No More Gifts, Please
The fantastic thing about a recession is that it tightens up the business belt. Deadwood goes, much to the relief of the competent employees, who are only demoralized by the well-paid bum in the next cubicle. Good riddance.
In a recession, software upgrades become essential to life itself. Employees feel the need to actually do stuff besides update their Facebook accounts.
In other words, recessions make the world less wasteful and, in this sense, forge a framework for increased prosperity down the road. Finally, there is something aesthetically pleasing about clean houses, and recessions accomplish this by necessity.
But some bad business practices have survived this downturn, and number one on my list is the practice of sending gifts to customers during the holiday season. I simply cannot believe that this still goes on.
Far from pleasing the customer, these gifts have the opposite effect. They make the customer wonder what the heck the business is doing spending money on nonsense rather than increasing efficiency and giving lower prices. Is anyone really fooled by these gifts? I seriously doubt it. For me, I must admit, these gifts generate waves of fury.
Let's say that a printer decides to send out boxes of fancy candy and fruit to all its clients, an idea generated by some B-school grad in upper management. There are 30,000 customers. Each gift costs $8 plus $3 in mailing for a total of more than a third of a million dollars. With that, the company could hire a good programmer or software manager for five full years.
These days, one good employee can increase the efficiency of a company by 50 percent, simply by automating processes that are now manual. Or maybe the money could go for some solid enterprise software or a web service. But no: the company instead squanders the money on cheap bribes that have nothing to do with enterprise.
Getting a fruit basket in the mail serves only to remind customers of the business's failure to get with the program. The truth is that vast numbers of American businesses are living in times past, using dated software and computers, and employing an army of fools who think that business life consists in dressing nicely and talking a good game. Meanwhile, the people who actually make the business run — the geeks — are underpaid and underappreciated. Their value to the future is nearly always underestimated.
And even if the company is using the latest technology (which is highly unlikely), why not put the money being spent on gifts into a price break for the customer? That is what people really appreciate. It conveys true devotion, true service, true attachment to the idea of excellence. Nothing says Happy Holidays like a discount. Even better would be good service and good prices all year long.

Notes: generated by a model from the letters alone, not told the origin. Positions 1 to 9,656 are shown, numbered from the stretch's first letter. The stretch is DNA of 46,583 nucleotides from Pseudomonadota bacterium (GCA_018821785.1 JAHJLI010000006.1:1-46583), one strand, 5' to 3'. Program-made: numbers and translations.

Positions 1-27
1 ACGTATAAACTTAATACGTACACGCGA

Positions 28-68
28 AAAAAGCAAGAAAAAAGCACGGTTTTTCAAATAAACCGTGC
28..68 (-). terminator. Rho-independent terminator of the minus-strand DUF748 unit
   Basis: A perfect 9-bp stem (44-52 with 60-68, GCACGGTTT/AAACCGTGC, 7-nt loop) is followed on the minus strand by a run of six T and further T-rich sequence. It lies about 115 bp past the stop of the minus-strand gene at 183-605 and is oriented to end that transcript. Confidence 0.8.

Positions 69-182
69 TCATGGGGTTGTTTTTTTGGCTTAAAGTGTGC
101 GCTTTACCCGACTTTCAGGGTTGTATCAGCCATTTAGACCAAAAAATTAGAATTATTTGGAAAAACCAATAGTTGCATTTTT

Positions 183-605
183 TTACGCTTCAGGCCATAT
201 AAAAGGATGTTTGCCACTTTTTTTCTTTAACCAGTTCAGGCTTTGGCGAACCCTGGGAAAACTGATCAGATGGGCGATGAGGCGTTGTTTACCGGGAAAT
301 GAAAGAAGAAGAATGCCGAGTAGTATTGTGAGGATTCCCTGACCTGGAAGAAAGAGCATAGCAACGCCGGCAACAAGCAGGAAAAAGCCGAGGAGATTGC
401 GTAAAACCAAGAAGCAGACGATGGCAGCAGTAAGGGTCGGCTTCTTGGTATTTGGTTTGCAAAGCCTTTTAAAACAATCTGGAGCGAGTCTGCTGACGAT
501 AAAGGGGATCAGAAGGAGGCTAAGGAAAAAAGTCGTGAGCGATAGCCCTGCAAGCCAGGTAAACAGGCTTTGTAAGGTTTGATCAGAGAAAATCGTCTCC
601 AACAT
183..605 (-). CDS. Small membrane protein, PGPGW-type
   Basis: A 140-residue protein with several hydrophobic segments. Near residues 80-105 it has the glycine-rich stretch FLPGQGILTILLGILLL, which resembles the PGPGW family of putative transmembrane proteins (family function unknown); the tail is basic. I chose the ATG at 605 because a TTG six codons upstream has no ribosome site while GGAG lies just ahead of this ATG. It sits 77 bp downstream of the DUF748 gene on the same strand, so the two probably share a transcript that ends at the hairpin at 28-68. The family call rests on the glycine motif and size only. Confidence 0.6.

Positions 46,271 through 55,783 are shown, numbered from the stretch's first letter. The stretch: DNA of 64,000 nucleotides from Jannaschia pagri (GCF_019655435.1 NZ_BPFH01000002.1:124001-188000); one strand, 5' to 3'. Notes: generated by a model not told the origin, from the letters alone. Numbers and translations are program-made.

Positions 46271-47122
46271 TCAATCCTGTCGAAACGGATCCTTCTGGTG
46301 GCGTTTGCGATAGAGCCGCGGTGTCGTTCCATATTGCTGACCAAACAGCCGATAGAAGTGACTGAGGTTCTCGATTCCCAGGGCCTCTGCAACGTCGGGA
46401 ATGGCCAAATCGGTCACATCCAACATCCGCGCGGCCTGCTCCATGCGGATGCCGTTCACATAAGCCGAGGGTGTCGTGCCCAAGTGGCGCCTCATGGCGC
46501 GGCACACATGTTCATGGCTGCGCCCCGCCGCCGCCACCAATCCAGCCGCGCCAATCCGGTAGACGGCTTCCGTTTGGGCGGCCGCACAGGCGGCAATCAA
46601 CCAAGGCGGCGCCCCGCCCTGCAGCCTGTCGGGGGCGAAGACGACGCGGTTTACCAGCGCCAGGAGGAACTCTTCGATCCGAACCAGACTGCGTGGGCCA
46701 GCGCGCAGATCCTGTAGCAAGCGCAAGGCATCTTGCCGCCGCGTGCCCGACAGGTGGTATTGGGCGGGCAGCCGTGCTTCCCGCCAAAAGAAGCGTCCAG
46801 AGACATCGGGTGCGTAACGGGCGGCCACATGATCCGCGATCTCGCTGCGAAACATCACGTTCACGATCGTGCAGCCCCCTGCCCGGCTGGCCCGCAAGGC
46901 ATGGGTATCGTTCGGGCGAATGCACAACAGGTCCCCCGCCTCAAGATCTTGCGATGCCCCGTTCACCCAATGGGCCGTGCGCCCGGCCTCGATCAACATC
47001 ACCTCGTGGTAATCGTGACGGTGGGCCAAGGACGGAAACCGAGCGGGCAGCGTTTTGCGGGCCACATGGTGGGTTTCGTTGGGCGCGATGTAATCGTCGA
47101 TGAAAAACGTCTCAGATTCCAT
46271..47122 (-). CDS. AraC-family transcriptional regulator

I don't see Wal-Mart sending presents to all its customers. In fact, most people would be rather puzzled to get a gift in the mail from Wal-Mart. The first thoughts to occur to the recipient would be "That chair I bought is falling apart, the CD player stopped working, and those crackers I bought were stale!" It would call to mind every failing of the company. Wal-Mart is surely wise enough to understand this.
But it is different in business-to-business contracting. Somehow the ethos caught hold in the B2B world that every third-party contractor must shell out thousands, millions, to send holiday treats. Why do they do this? Are printers, warehouses, and technology companies under the impression that these gifts increase the likelihood that the contracting company is going to use the provider more in the new year? They must believe this. Why else would they send them?
After all, these providers are not Santas. They are businesses. And in business the watchword should always be Get rid of waste. A gift to a client says, "We love waste and we think you love it too."
Yes, it is true that the holidays are a time for love and sharing and gift giving. But people should do this on their own dime, not at the expense of others. An office party is one thing, but why advertise inefficiency to your clients?
A business in the private sector is utterly and completely dependent on customers for its revenue, so the revenue they spend on gift giving necessarily comes from the customers too! Do you see? They are throwing away money on fripperies rather than serving others through what they are supposed to be doing.
As the gifts from these businesses pour in, think of it as a sign that this recession has not been nearly deep enough or gone on nearly long enough.